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Sushi Selection Pros & Cons: Navigating the Nutritionals of Popular Sushi Varieties

y Matt Weik, BS, CSCS, CPT, CSN

Sushi is more than just a meal, it’s a culinary art form that has been perfected over centuries in Japan. The combination of fresh fish, vinegared rice, and seaweed has captivated the taste buds of millions around the world, making sushi one of the most popular dishes in international cuisine.

While sushi is generally regarded as a healthy food, not all sushi is created equal. Some varieties may be packed with unhealthy ingredients and be high in calories, while others can provide a wealth of beneficial nutrients.

In this article, we’ll dive deeper into the best and worst sushi options for your health, helping you make better and more informed choices the next time you indulge in this beloved Japanese cuisine.

Disclaimer: This article is for informational purposes. It is recommended that you speak with your doctor regarding your nutrition. Additionally, eating uncooked, raw, or undercooked food is not recommended as it may cause you to get sick.

Sushi Varieties That Are Good for You

If you’re looking for healthy sushi options, there are several choices that are both delicious and nutritious.

1.      Hosomaki Rolls

Hosomaki rolls are a healthy sushi option with only one ingredient in the center, wrapped in rice and seaweed. They’re lower in calories and often contain fewer added sauces than larger sushi rolls. They’re also a good source of protein, fiber, and essential vitamins and minerals. Varieties include tuna, salmon, cucumber, and avocado.

2.      Sashimi or Nigiri

If you’re looking for healthier sushi options, nigiri or sashimi can be great choices. Nigiri is a simple sushi dish consisting of a single piece of fresh fish placed on top of a small, molded clump of rice. On the other hand, sashimi is thinly sliced raw fish served on its own. Both nigiri and sashimi are typically lower in calories and fat than other types of sushi, such as rolls with added sauces or mayonnaise.

Popular fish used for nigiri or sashimi are:

  • Sake (salmon)
  • Maguro (tuna)
  • Uni (sea urchin)
  • Hamachi (yellowtail)
  • Ikura (salmon roe or fish eggs)
  • Amaebi (sweet shrimp)
  • Unagi (eel)
  • Saba (mackerel)

3.      Rainbow Roll

A particular sushi roll can be a good source of protein and fiber, with multiple types of fish packed into it. With 21 grams of protein and 6 grams of fiber, this roll can be a filling and satisfying option. However, while the fatty fish and avocado in the roll offer plenty of healthy fats, those trying to lose weight may want to consume this roll in moderation.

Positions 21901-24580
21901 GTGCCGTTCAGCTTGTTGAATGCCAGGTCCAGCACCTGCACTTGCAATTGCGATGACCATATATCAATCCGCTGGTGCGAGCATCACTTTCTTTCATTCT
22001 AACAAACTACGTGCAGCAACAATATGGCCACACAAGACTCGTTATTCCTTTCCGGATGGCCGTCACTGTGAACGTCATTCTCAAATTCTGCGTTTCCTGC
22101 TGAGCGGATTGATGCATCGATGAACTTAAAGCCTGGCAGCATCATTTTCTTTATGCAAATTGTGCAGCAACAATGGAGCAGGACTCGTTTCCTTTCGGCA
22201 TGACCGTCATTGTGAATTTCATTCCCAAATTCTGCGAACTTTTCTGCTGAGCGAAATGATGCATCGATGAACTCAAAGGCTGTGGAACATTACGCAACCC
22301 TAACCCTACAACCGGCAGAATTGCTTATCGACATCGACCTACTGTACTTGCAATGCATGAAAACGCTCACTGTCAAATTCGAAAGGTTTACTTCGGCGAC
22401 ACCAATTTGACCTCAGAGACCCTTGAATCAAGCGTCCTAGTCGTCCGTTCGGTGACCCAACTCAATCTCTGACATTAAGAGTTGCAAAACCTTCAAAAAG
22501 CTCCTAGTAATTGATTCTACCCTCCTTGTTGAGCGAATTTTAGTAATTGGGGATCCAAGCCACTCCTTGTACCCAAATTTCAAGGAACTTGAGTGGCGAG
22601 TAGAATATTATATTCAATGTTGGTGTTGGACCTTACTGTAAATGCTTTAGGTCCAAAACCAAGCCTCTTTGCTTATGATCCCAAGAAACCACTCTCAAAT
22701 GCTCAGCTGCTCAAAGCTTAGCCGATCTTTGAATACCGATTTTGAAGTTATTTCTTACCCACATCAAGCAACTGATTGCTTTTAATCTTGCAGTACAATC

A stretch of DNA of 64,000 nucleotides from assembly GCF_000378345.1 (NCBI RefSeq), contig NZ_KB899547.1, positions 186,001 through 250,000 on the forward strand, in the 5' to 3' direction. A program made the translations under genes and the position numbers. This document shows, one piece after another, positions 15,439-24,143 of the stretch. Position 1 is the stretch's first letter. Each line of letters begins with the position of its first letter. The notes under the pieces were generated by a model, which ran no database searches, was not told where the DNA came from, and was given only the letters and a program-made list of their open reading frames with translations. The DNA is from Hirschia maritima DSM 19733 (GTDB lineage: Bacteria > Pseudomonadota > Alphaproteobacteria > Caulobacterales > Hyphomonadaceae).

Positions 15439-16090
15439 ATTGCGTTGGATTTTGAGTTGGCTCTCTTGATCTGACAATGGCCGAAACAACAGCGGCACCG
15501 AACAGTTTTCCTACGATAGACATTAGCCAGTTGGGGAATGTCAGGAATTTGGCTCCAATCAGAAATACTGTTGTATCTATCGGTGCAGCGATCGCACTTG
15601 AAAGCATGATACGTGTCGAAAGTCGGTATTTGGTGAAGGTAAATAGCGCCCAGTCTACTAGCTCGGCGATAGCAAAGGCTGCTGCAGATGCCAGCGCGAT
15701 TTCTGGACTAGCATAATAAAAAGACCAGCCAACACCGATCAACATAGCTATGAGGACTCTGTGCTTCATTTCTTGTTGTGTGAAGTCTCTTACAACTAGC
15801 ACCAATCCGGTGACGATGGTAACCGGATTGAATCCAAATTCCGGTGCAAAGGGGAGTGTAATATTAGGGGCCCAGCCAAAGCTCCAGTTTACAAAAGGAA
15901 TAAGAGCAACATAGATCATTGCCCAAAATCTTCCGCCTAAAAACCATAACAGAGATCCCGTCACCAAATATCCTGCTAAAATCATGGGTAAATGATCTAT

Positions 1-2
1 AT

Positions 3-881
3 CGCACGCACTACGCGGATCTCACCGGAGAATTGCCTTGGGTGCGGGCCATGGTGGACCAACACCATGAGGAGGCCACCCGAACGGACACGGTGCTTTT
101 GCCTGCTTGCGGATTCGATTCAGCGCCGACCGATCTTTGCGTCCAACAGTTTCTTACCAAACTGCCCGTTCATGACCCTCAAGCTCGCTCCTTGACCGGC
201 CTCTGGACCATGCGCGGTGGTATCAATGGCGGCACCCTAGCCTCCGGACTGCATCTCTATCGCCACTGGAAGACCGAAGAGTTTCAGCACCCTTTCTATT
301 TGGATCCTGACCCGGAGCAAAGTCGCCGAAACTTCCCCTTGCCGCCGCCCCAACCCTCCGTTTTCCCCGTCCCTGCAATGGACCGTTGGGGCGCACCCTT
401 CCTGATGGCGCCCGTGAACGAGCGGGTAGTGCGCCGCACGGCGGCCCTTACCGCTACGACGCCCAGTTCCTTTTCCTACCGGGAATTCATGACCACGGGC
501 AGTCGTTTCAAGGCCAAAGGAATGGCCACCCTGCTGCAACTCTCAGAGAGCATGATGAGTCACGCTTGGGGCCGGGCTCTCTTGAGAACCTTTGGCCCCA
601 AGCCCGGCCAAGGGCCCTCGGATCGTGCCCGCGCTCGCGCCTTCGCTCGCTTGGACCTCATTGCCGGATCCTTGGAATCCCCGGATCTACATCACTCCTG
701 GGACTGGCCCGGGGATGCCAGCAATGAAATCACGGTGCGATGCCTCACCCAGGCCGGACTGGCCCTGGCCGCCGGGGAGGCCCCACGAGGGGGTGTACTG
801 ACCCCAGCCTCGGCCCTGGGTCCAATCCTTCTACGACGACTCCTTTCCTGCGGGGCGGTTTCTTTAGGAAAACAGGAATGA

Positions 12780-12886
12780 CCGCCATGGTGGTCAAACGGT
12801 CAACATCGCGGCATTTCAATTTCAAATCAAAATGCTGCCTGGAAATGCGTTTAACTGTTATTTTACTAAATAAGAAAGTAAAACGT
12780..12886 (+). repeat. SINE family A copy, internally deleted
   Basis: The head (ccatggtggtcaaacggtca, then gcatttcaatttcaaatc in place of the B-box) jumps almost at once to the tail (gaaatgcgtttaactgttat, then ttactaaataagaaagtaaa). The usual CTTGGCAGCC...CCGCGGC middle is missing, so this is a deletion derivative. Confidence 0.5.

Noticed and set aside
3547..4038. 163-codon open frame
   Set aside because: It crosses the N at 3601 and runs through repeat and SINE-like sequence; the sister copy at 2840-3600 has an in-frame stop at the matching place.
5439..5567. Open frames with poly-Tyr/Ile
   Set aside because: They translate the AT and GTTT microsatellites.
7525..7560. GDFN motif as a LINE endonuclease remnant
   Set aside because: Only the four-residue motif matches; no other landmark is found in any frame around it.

By limiting portion size or pairing the roll with a side of vegetables or a broth-based soup, you can enjoy the nutrients of the roll while keeping calorie intake in check. Even indulgent sushi rolls can be part of a healthy and balanced diet with a few simple modifications.

4.      Vegetable Roll with Brown Rice

Vegetable rolls can be an excellent sushi option if you prefer something other than seafood. Many restaurants offer plant-based rolls like avocado and mixed vegetable rolls that are packed with fiber and lower in calories than other sushi rolls. You can add tofu or pair vegetable rolls with edamame beans for protein or enjoy them with sashimi or cooked seafood for a complete meal.

Sushi Varieties That Are Not Good for You

Now, for the not-so-healthy options. Below are some sushi varieties that you should avoid, as these may not be as healthy as the ones mentioned above:

1.      Philadelphia Roll

The Philadelphia roll is a sushi roll that may seem healthy at first glance, but in reality, it’s not. While it may contain healthy ingredients like salmon or avocado, the main ingredient in the Philadelphia roll is, unfortunately, cream cheese, which is high in cholesterol and saturated fat and low in nutrients. Unless the roll is made with low-fat cream cheese, it’s best to skip it if you’re looking for a healthier sushi option.

2.      Prawn Tempura

Prawn tempura is a type of sushi that may be tasty, but it’s not the healthiest option. While shrimp can be a great source of protein, it doesn’t have the same nutritional value as other types of sushi, like salmon, and it can be higher in sodium. Tempura involves battering and deep-frying the shrimp, which adds extra calories and unhealthy fats. This preparation method is also used for vegetables, which can also be high in calories and fat. For a healthier sushi option, it’s best to choose simple rolls with fresh fish and vegetables or sashimi.

3.      Unagi/Eel Sauce Rolls

Unagi, or eel, sushi rolls, and eel sauce rolls are not the healthiest sushi options. Eel is high in calories and fat, and the eel sauce used to flavor the rolls is often high in sugar and sodium. These types of sushi rolls should be enjoyed in moderation as a treat rather than as a regular part of a healthy diet.

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